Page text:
On January 18, 2019 parliament will vote for a third time. The proposal that is now on the table is a center-left coalition led by the Social Democrats (S) together with the Centre Party (C), Liberals (L), and the Green Party (MP). What can be expected in the next steps is the following: 

  • January 16, 2019: Speaker Andreas Norlén will hold a new round of discussions with all party leaders. After this he will present his candidate for prime minister, who at this time seems to be Stefan Löfven (S). This proposal is then tabled in Parliament for vote.
  • January 18, 2019: Parliament votes for the Prime Minister candidate and government proposal. This will be the third vote held so far. If fewer than 175 seats vote no then the proposal will be adopted.  
  • January 21, 2019: If Parliament accepts the speaker's proposal then the new PM can declare a government, including a list of ministers. 
  • January 23, 2019: If Parliament does not accept the PM proposal then a new round of negotiations will be started and a fourth vote will be prepared. The speaker has announced that he will propose a new PM candidate quickly, possibly already on January 23, 2019.  
  • January 25, 2019: this is the preliminary date when a fourth and final vote for a PM will be held. If Parliament does not accept the proposal then new elections will be announced.
  • April 7, 2019: The date the Swedish election authorities have proposed as Election Day if needed.    

News articles - Dagens Nyheter (in Swedish)Svenska Dagbladet (in Swedish)  


High-level stakeholder recommendations for EDCTP program published

At a September 2018 high-level meeting on the European and Developing Countries Clinical Trial Partnership (EDCTP), the German, Portuguese, Swedish, and UK governments affirmed their commitment to a third EDCTP program. Meeting participants called for increased African financial contributions; for EDCTP to better build the case for investment in health research; for new models of engagement, increasing private sector partners, and community engagement. Participants called for a better rollout and population uptake of interventions; more focus on affordability; encouraging private initiatives and philanthropy to help leverage investments; combating corruption and improving transparency through 'open science' knowledge sharing; and addressing epidemic preparedness, antimicrobial resistance, climate change, and surveillance and monitoring to identify changing priorities and unmet needs.

News release – EDCTP

EU Germany Sweden United Kingdom

Swedish parliament approves budget for 2019

The Swedish parliament has approved the state budget for 2019. The budget proposal that was approved reflected the proposal from the conservative parties Moderaterna and the Christian Democrats. The budget locks net official development assistance (ODA) at 1 percent of gross national income (GNI), totaling SEK45 billion (US$5 billion). The approved budget is only marginally lower than that proposed by the outgoing government, meaning that ODA levels will generally continue at the same high level as today.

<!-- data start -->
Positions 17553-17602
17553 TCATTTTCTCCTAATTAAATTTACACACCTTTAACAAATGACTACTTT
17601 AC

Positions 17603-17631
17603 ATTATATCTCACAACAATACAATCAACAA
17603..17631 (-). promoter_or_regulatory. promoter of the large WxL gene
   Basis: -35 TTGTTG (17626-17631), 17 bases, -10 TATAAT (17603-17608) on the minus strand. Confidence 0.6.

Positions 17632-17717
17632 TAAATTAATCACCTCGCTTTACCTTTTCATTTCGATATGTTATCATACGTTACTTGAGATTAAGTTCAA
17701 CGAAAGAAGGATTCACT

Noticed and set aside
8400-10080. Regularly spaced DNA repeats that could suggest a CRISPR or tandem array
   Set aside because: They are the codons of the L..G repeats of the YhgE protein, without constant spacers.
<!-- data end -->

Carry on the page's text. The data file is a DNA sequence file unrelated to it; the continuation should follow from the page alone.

There are, however, concerns that there may be a lowering of ambition in terms of climate financing and financing of gender equality under the conservative government budget. The process of forming government is still underway in Sweden, although some believe that the conservative win over the budget will pave the way for a center-right coalition.   

News article - Omvärlde (in Swedish)

Video and press release - Swedish government (in Swedish) 


Swedish development minister leads dialogue on IPCC climate report

Swedish Minister for Development Cooperation and Climate Change, Isabella Lövin, served a leading role at the United Nations climate meeting, COP 24, which ended December 15, 2018. She was tasked by the chairman of the COP to lead dialogue between countries on how to address the findings of the recent Intergovernmental Panel on Climate Change (IPCC) on maintaining global warming under 1.5 degrees centigrade. Lövin has been a vocal champion in national, European, and global forums on the need to dramatically increase the level of ambition to curb climate change.

At COP 24 Lövin also announced that Sweden will provide an additional contribution for 2018 of SEK100 million (US$11 million) in total to the Adaptation Fund and the Least Developed Countries Fund. This is in addition to the contributions announced at COP 23.  

Press release - Swedish government 

Global Sweden

Sweden joins World Bank's ProBlue Fund

Sweden, through the Swedish International Development Agency (Sida), has joined the World Bank's new fund for oceans, the ProBlue Fund, and will contribute SEK300 million (US$33 million) from 2018-2021. This contribution is in line with Sweden's overall strategy for engagement on sustainable use of marine resources, which has been high on the Swedish global agenda under the leadership of Minister for Development Cooperation Isabella Lövin. 

Press release - Sida (in Swedish)